Inspections have to be “anywhere, anytime,” and Iran had to disclose the PMDs of its program by allowing access to military sites like Parchin, where Iran is believed to have tested nuclear detonators, and scientific staff, David Albright and his team at the Left-wing Institute for Science and International Security (ISIS) wrote in a report on the JCPOA. To concede Iran sanctions relief before they have accounted for the PMDs was to imperil “regional security and peace.”
It was looking very doubtful that either condition would be met; it looks even more doubtful now.
Iran’s Supreme Leader Ali Khamenei flatly rejected inspections of military sites on May 20. It has now become fairly routine to see the State Department doing Tehran’s press releases, explaining why intransigence is really cooperation, but it was still extraordinary to see State’s spokesman say that America “wouldn’t allow anybody to get into every military site, so that’s not appropriate [to demand from Iran]”.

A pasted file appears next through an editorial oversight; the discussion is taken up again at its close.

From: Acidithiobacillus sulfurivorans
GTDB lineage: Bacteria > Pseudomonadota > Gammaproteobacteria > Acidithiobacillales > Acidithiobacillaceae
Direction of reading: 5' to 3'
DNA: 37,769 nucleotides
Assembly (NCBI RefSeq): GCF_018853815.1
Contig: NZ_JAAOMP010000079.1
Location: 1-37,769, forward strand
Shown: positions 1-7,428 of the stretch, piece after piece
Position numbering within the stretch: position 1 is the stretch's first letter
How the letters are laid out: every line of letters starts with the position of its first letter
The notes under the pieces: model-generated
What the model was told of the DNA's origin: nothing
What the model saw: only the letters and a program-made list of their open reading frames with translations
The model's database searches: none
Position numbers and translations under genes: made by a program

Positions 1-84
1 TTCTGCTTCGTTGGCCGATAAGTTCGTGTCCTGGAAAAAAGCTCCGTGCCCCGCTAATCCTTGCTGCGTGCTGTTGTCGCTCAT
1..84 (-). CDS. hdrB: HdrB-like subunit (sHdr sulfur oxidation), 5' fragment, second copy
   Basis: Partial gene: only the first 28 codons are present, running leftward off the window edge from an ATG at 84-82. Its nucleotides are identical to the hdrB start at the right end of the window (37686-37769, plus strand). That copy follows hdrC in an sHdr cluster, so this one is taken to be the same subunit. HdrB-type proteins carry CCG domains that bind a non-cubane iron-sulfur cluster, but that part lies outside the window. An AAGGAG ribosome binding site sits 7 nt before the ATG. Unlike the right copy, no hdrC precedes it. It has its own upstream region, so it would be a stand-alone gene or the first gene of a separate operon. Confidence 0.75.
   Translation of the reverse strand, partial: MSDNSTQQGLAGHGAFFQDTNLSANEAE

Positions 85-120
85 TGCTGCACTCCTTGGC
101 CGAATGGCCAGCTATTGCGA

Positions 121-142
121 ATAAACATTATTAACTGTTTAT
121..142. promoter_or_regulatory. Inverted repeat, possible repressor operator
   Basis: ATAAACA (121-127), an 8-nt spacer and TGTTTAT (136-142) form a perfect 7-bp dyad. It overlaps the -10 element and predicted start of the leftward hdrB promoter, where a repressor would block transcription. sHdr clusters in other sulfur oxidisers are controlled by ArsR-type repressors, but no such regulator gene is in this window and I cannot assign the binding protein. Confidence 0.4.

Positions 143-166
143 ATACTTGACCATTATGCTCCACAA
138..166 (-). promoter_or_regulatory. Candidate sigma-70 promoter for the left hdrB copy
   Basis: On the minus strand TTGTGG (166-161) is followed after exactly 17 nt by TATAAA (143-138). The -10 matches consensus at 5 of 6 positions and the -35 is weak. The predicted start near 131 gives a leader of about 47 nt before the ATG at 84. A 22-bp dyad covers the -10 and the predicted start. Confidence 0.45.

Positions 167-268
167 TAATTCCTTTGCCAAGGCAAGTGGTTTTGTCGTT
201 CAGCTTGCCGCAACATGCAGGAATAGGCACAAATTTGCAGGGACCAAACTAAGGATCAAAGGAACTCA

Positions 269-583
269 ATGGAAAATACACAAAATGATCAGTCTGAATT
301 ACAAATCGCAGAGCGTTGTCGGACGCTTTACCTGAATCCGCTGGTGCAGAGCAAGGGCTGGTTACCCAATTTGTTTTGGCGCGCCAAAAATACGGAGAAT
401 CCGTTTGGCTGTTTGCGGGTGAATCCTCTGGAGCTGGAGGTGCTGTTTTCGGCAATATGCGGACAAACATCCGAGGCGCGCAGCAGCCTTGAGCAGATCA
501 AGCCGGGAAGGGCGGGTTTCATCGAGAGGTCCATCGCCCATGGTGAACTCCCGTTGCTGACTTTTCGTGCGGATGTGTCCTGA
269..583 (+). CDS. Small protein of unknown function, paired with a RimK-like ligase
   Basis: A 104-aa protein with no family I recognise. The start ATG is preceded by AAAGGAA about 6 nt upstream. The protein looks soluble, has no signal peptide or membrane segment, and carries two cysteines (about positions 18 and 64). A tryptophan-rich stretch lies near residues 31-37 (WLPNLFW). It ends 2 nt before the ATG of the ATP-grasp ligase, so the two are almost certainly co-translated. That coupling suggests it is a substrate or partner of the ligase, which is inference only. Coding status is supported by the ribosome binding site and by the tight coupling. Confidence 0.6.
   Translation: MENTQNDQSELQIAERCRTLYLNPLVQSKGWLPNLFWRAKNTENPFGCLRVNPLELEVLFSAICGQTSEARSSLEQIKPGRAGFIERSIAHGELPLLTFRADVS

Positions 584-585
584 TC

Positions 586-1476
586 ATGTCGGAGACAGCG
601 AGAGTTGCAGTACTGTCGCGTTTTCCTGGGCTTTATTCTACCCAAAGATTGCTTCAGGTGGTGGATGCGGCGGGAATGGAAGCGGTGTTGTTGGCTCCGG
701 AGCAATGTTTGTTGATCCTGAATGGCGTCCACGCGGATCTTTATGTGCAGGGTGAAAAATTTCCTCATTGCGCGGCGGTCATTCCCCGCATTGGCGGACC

Soon after, it was announced that “managed access“—such as taking environmental samples from around facilities—might be allowed, but interviewing scientists was absolutely out. “We have worked out a process that we believe will ensure that the IAEA has the access it needs,” a U.S. official said. Obama has previously mused on “some sort of international mechanism” to referee demands for access.
In the last few days there have been vague reports that an agreement has been reached on inspections. As with the similarly-opaque reports on agreement over the pace of sanctions relief, to the extent they mean anything, they appear to mean that the U.S. has accepted the Iranian position.